The inspirational story of a Gettysburg College basketball player is expected to be made into a movie.

Cory Weissman suffered a stroke during his first year on campus, only to return to the court for one moment during his senior year. That tale is now coming to the silver screen. Shooting for the movie "1,000 to 1: The Cory Weissman Story" will begin on campus in October.

David Henrie, from the "Wizards of Waverly Place," will play the lead in the movie. Multiple Emmy nominee Beau Bridges will star as Gettysburg College basketball coach George Petrie, and Jean Louisa Kelly will play Weissman's mother, Tina, a physical therapist who became her son's partner in a long recovery.

Six-time Grammy Award winner Arturo Sandoval will compose and record the score for the film.

The movie is produced by former longtime Disney executive Bruce Gordon and Bob Burris ("Growing Pains"), who also wrote the script, and will be directed by Michael Levine ("Nowhere Man"). The film is a production of Gettysburg Great Productions, LLC, a subsidiary of Gettysburg College.

Weissman was a 1,000-point high school basketball standout, who suffered a catastrophic, life-threatening stroke at the end of his freshman year, leaving him paralyzed on the left side. Three years later, in the last game of his senior year, he improbably returned to the basketball court. Petrie's plan was simple. The still-recovering, co-captain Weissman would be a starter, would hear his name announced and then, to avoid any possibility of injury, would be immediately removed from the game after the opening tap.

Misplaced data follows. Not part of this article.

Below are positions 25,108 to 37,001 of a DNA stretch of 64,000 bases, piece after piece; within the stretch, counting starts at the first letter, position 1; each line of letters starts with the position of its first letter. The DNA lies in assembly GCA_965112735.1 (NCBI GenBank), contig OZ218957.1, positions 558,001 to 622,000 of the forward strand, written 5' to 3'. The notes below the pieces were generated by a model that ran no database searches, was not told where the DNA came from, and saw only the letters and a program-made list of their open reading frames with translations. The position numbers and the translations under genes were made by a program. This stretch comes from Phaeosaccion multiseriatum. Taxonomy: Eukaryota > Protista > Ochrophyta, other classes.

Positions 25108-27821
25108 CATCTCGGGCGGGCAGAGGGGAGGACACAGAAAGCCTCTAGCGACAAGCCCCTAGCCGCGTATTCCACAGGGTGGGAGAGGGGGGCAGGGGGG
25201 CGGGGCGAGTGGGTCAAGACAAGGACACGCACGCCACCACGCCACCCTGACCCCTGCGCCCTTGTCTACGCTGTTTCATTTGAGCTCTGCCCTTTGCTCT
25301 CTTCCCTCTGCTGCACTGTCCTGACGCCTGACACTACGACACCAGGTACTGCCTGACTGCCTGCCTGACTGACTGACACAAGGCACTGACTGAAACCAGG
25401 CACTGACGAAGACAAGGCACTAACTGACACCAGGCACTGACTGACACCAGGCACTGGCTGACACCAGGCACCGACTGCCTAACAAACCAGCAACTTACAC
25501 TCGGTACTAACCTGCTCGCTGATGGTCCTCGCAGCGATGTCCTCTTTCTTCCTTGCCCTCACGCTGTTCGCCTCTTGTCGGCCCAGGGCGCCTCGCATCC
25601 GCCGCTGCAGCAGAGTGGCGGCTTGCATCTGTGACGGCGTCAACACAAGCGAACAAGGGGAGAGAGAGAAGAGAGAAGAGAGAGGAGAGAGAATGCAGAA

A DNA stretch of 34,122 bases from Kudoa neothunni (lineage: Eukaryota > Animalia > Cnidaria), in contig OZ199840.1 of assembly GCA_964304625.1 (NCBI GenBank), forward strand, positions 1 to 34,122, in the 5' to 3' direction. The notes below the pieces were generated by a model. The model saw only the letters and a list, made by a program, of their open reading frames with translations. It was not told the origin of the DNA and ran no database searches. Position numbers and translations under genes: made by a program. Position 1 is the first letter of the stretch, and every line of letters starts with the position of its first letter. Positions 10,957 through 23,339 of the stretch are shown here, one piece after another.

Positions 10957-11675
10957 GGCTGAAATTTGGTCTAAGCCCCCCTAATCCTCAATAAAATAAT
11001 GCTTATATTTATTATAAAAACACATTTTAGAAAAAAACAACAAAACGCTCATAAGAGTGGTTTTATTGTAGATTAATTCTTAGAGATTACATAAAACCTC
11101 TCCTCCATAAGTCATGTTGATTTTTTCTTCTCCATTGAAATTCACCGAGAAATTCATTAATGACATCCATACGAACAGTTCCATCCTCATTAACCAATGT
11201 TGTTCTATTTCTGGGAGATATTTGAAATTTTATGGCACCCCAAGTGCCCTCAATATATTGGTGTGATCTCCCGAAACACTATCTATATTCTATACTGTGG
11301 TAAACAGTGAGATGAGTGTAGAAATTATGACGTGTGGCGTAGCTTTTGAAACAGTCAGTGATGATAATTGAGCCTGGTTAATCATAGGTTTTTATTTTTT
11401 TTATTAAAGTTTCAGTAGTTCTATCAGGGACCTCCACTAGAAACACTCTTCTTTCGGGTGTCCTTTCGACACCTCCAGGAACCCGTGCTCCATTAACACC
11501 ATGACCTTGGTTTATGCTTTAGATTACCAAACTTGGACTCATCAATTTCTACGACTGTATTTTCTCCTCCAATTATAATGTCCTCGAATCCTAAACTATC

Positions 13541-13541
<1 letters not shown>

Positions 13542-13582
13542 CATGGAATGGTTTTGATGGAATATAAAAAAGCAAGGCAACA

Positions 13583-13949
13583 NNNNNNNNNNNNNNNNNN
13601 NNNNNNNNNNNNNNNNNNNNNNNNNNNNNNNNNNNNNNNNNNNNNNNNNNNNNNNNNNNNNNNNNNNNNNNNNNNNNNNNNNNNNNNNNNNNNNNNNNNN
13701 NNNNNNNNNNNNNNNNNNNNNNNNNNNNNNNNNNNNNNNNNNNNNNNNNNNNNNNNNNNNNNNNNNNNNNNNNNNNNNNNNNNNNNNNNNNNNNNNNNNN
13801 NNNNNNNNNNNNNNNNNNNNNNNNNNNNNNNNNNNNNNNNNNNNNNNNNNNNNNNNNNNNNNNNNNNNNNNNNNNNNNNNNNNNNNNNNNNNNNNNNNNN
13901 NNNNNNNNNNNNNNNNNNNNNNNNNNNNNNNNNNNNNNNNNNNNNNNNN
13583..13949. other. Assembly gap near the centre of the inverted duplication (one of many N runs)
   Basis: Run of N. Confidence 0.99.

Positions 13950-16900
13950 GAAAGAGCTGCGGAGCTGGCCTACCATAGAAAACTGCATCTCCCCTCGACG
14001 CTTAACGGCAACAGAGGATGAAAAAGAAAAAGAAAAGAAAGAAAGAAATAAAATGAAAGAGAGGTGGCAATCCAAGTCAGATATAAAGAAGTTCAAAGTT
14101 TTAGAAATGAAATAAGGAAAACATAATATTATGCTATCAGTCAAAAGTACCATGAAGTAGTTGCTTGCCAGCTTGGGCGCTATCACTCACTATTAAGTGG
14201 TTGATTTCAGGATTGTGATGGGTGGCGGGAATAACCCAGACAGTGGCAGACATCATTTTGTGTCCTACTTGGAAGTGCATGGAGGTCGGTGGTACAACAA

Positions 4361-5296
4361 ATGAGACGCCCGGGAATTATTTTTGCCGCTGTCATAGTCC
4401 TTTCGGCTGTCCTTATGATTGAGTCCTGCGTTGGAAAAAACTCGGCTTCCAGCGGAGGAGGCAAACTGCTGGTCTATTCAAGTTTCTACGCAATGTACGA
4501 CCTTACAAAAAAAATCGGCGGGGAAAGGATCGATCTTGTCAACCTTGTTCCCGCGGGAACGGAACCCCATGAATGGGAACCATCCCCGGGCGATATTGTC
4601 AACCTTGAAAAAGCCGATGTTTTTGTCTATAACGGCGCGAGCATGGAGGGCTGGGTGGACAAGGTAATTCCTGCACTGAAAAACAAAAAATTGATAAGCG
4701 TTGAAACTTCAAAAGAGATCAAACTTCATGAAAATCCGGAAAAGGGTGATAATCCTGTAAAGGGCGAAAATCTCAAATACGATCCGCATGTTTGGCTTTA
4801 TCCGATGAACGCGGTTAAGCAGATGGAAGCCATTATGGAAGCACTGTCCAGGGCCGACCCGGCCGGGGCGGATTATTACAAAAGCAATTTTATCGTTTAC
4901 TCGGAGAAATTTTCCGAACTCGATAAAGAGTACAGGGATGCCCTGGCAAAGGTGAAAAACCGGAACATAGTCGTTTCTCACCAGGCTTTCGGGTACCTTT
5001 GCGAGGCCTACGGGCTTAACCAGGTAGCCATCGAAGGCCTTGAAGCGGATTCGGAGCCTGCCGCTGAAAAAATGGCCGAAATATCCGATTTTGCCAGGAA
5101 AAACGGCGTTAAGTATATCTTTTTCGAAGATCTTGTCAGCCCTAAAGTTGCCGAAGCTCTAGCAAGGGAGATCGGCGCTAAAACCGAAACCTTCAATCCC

Advertisement

When Weissman's name was announced and he walked to the center circle, the crowd erupted. When a beaming Weissman was quickly replaced, the cheering intensified and a raucous celebration ensued.

With Gettysburg up by a commanding lead, Petrie made the fateful decision to put Weissman back in for the game's remaining seconds. But for opposing Washington College coach Rob Nugent, the story was not yet complete. Nugent instructed his players to deliberately foul Weissman. In his last season, in his last game, he finally had a chance to score the first -- and only -- point of his collegiate basketball career. After missing the first foul shot, Weissman made the second shot.

"That was the most confident shot of my basketball career," Weissman said. "I thought to myself: 'After three years of hard work and all I've been through, there's no way this ball's not going in.'"

Weissman's moment was covered by dozens of national media outlets, including ESPN, Sports Illustrated and The New York Times.